Raw Milk Stichelton

United Kingdom

Milk and milk products

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Raw Milk Stichelton

In the counties of Nottinghamshire, Leicestershire and Derbyshire, a round, blue cheese has been produced for centuries, weighing around 8 kg and never being pressed during the production process. It is made by using cylindrical molds that create its typical, elongated shape, and has a thick hard crust that is pale grey with dusty white patches. During its maturation the cheese is perforated to encourage the growth of the mold that give the cheese its characteristic flavor. To this end, long steel needles are used to pierce the cheese around its circumference. Once the air has penetrated the holes, the Penicillium roquefortii, dormant up until this point, can begin to grow, creating the typical blue veins that cover the cheese. As this process continues, the cheese becomes softer and develops an aroma reminiscent of wine.
This historic cheese is called Stilton, and is one of the oldest in England. Its production began at the end of the 17th century, taking its name from the eponymous village in Cambridgeshire, one of the waypoints along the road from London to York, where travelers often stepped to rest on their journeys. Stilton is mentioned in various documents of the time, one of the most important being Daniel Defoe’s A tour thro’ the whole island of Great Britain (1727), which states that the village of Stilton was famous for its cheese. Stilton is appreciated for its creamy consistency and delicate aroma, which make a sharp contrast with its blue-veined appearance. It is eaten after maturing for between one and six months.
In 1996 Stilton obtained PDO status from the European Union, but unfortunately the legislation anticipates the obligatory use of pasteurized milk during the cheese’s production, and the six major dairies, which together produce over a million cheeses a year, use a heat treatment during production that kills the original bacteria, deprive the cheese of its aromatic richness and traditional identity, owed to these same bacteria.
There remains only one producer who uses raw milk and the traditional method, and it is precisely for this reason that the cheese cannot enter into the PDO and cannot be called the name that it is entitled to.
Slow Food has decided to sustain this raw milk Stilton with a Presidium, and aims to open a debate on the use of raw milk, which Slow Food believes is necessary in order to preserve historic and traditional methods of dairy production.

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The Presidium presently involves just one producer, indeed, the single remaining producer who produces this traditional blue cheese using raw milk. His name is Joe Schneider of Cuckney, Nottinghamshire, and for decades he has been producing this cheese in the traditional way, which was more widely practiced up until the imposition of the PDO and the obligation of pasteurization. As Joe doesn’t pasteurize the milk, it can’t legally be called “Stilton” and so he has renamed “Stichelton”, the ancient name of the village of Stilton.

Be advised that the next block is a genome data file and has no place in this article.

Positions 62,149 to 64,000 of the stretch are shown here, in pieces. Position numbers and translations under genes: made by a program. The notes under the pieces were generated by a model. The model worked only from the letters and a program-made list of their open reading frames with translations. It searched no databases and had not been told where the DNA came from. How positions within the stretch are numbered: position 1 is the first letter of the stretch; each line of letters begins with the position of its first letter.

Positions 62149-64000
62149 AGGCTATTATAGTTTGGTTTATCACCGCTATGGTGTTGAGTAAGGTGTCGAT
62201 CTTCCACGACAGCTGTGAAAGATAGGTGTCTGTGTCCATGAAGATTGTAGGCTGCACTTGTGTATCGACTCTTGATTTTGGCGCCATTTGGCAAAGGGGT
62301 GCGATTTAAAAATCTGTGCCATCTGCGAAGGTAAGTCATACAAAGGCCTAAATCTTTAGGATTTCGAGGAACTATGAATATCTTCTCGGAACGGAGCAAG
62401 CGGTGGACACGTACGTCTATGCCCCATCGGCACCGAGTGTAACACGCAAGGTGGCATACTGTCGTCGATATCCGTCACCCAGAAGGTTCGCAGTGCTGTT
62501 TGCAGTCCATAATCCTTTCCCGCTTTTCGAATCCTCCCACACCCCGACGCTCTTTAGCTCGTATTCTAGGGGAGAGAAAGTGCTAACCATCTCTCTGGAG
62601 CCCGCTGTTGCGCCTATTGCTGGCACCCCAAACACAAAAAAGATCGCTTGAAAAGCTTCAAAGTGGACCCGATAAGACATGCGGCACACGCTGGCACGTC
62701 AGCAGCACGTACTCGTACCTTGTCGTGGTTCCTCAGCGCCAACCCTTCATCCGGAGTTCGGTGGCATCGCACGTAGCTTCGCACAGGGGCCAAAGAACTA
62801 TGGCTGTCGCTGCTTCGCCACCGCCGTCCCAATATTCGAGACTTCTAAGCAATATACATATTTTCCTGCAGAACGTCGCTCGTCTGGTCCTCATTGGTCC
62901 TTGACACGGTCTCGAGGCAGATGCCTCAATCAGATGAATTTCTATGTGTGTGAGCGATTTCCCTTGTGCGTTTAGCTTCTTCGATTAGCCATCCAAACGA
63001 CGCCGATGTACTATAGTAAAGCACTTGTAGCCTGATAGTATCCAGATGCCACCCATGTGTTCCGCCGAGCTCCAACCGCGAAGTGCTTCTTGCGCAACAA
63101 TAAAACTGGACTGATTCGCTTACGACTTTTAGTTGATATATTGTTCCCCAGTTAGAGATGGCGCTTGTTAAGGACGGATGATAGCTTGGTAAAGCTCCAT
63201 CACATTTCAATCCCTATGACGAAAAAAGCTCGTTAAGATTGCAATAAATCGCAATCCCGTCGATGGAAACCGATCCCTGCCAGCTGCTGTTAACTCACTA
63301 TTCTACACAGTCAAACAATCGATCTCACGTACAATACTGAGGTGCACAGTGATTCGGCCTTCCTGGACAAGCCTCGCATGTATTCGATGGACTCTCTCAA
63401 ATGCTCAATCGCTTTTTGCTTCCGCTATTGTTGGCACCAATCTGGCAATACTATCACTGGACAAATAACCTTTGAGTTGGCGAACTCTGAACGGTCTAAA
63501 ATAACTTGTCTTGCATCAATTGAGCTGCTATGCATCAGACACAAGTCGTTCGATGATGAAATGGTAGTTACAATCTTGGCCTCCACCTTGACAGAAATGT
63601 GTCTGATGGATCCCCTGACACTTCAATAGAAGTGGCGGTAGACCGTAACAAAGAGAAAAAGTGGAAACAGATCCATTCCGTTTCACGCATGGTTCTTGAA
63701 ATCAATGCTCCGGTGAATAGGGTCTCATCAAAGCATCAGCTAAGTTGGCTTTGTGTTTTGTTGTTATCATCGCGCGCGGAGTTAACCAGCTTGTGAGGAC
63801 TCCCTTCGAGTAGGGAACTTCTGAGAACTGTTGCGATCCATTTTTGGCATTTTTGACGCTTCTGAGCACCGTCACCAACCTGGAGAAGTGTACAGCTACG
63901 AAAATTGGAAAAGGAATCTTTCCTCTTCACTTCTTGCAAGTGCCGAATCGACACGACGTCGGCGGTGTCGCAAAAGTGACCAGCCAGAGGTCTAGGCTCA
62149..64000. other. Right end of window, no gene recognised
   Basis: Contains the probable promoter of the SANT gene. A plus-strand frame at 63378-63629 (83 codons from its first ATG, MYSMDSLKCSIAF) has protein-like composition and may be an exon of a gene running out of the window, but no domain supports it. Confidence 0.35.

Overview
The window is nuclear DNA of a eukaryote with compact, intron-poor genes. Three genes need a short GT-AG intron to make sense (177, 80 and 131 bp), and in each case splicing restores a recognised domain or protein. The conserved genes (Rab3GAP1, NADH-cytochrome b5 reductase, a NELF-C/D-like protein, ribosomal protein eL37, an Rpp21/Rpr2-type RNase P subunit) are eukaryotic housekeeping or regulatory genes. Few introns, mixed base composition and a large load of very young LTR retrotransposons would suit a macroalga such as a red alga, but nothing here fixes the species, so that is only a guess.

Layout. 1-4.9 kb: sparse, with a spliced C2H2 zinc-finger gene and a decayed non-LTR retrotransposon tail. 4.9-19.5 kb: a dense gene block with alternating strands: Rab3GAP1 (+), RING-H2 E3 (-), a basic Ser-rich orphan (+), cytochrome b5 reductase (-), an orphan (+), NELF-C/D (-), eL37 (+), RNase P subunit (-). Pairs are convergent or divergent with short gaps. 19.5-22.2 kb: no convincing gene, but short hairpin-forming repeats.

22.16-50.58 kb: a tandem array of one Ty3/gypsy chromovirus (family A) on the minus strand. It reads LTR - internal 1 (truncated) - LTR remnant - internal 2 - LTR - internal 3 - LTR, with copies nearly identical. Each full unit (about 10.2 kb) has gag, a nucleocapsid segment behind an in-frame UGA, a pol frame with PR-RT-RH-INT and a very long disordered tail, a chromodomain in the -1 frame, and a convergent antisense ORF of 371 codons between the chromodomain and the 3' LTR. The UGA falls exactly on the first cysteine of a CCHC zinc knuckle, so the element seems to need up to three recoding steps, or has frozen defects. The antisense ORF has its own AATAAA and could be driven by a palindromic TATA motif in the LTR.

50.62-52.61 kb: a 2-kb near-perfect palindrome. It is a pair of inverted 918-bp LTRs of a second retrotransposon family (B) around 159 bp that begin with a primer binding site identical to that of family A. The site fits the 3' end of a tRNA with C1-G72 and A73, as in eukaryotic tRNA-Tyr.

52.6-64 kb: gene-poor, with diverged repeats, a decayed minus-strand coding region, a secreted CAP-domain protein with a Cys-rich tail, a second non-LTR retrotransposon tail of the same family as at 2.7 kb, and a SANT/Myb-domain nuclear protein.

Joe has been campaigning for years for a change in the rules of the PDO, but has been denided several times, both by the government of the UK and the consortium of producers who adhere to the PDO. According to the consortium, producing the cheese with raw milk runs an elevated risk for consumers, because the processing and maturation could cause potentially dangerous pathogens in the cheese. Stilton, however, is a hard cheese with low humidity and acidity, and thus at very low risk. Slow Food has decided to establish a Presidium to sustain Joe Schneider and to increase awareness of the importance of raw milk in traditional cheese production. A petition has also been started to push the consortium of PDO Stilton producers to consent to the use of raw milk.

Production area
Cuckney Village, Bassetlaw District, Nottinghamshire County
Stichelton Dairy
Collingthwaite Farm
Cuckney - Mansfield
Nottinghamshire
tel. +44 1623844883
info@stichelton.co.uk
www.stichelton.co.uk
Presidium Coordinator
Joe Schneider
tel. +44 1623844883
info@stichelton.co.uk
www.stichelton.co.uk
The Presidium presently involves just one producer, indeed, the single remaining producer who produces this traditional blue cheese using raw milk. His name is Joe Schneider of Cuckney, Nottinghamshire, and for decades he has been producing this cheese in the traditional way, which was more widely practiced up until the imposition of the PDO and the obligation of pasteurization. As Joe doesn’t pasteurize the milk, it can’t legally be called “Stilton” and so he has renamed “Stichelton”, the ancient name of the village of Stilton.
Joe has been campaigning for years for a change in the rules of the PDO, but has been denided several times, both by the government of the UK and the consortium of producers who adhere to the PDO. According to the consortium, producing the cheese with raw milk runs an elevated risk for consumers, because the processing and maturation could cause potentially dangerous pathogens in the cheese. Stilton, however, is a hard cheese with low humidity and acidity, and thus at very low risk. Slow Food has decided to establish a Presidium to sustain Joe Schneider and to increase awareness of the importance of raw milk in traditional cheese production. A petition has also been started to push the consortium of PDO Stilton producers to consent to the use of raw milk.

Production area
Cuckney Village, Bassetlaw District, Nottinghamshire County
Stichelton Dairy
Collingthwaite Farm
Cuckney - Mansfield
Nottinghamshire
tel. +44 1623844883
info@stichelton.co.uk
www.stichelton.co.uk
Presidium Coordinator
Joe Schneider
tel. +44 1623844883
info@stichelton.co.uk
www.stichelton.co.uk